One of the things to come out of those varied perspectives is the Advocacy Toolkit. Created by I&A’s 2013–2014 leadership, the Advocacy Toolkit was meant to pull together resources on advocacy for archives and archivists. In its own words:

A large part of advocacy involves convincing financial and political stakeholders of the value that archives add to a given community, and all related efforts need be supported by evidence. The resources listed, which also serve as access points to more resources, contain the types of quantitative information and qualitative narratives that help make the case for archives. This list is not exhaustive; rather it is a starting point for those looking for facts, arguments, and compelling reasoning to lend weight to their advocacy efforts. The resources linked here do not indicate endorsement, but offer some templates which can be used to formulate advocacy efforts.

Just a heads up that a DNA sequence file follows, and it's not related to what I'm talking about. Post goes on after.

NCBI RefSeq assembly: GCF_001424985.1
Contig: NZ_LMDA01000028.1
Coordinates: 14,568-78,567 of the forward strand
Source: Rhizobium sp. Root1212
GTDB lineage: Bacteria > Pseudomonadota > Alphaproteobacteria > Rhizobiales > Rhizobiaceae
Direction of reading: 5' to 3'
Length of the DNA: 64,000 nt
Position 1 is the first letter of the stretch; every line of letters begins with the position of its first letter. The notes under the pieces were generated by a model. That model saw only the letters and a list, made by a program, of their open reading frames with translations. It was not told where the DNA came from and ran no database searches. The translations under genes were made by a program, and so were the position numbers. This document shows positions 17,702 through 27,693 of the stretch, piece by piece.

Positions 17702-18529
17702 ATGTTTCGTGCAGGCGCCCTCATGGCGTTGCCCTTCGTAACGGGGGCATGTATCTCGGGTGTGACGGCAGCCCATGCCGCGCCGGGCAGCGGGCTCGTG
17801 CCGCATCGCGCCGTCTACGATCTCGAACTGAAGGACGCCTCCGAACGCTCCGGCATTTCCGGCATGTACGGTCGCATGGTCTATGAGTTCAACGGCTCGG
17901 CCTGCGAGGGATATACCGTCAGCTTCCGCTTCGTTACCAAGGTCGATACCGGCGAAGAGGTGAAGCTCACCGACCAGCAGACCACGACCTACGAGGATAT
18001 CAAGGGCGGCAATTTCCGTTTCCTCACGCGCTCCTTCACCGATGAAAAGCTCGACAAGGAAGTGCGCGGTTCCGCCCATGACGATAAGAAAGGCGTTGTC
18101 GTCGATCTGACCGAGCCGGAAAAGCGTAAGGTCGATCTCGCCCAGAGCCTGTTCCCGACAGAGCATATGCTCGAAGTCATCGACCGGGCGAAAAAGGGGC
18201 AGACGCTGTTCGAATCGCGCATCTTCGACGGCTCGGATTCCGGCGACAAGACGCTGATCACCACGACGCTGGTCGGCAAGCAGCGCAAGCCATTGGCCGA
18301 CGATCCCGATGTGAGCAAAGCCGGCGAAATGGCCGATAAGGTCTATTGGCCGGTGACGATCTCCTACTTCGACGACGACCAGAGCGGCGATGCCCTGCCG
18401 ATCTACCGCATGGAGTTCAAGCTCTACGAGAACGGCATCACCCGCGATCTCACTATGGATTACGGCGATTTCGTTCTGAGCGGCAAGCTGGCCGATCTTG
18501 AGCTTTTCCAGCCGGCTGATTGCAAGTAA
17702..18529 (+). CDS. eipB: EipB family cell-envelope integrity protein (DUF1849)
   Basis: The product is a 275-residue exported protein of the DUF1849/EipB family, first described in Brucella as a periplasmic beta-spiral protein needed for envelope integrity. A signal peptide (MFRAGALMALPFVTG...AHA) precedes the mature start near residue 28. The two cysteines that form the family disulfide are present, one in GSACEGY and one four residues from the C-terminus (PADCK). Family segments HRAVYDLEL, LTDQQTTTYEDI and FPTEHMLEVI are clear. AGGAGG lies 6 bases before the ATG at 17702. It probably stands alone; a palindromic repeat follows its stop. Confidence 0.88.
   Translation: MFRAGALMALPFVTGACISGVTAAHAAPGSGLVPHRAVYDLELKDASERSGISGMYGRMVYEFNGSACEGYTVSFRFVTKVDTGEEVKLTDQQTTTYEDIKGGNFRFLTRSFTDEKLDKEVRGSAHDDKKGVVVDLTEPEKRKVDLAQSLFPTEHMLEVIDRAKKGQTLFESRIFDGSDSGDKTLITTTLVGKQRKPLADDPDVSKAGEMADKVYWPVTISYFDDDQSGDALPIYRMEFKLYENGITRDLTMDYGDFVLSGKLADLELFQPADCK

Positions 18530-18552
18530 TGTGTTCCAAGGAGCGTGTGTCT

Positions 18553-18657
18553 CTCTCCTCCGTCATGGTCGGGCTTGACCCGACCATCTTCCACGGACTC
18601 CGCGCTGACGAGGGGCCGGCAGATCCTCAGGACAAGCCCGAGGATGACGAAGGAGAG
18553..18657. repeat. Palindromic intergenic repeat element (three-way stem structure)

The Toolkit has been updated by subsequent I&A Steering Committees. Over the years, the Advocacy Toolkit hasn’t caught on. We wanted to change that in a big way when we decided to tackle the latest update. To start, the Advocacy Toolkit got a new home. Beginning in 2016, we moved the Advocacy Toolkit and the I&A blog to our new website. Then we reached out to the Regional Archival Associations Consortium (RAAC) to help us expand the Advocacy Toolkit.

Step 1 of this collaboration is to evaluate what we have and plan out how to move forward. To do that, we need your help. Yes you. Chances are that if you haven’t already had to advocate for yourself or your collections you will have to at some point. We’d like your feedback on what we have and what you think might be missing. Please take a few moments and review the Advocacy Toolkit and then go and take our survey available at https://www.surveymonkey.com/r/T9XZ97Y. The survey will be open until THIS MONDAY, 5/16/16. If you have questions about the survey, or thoughts beyond the survey, feel free to contact us at archivesissues@gmail.com.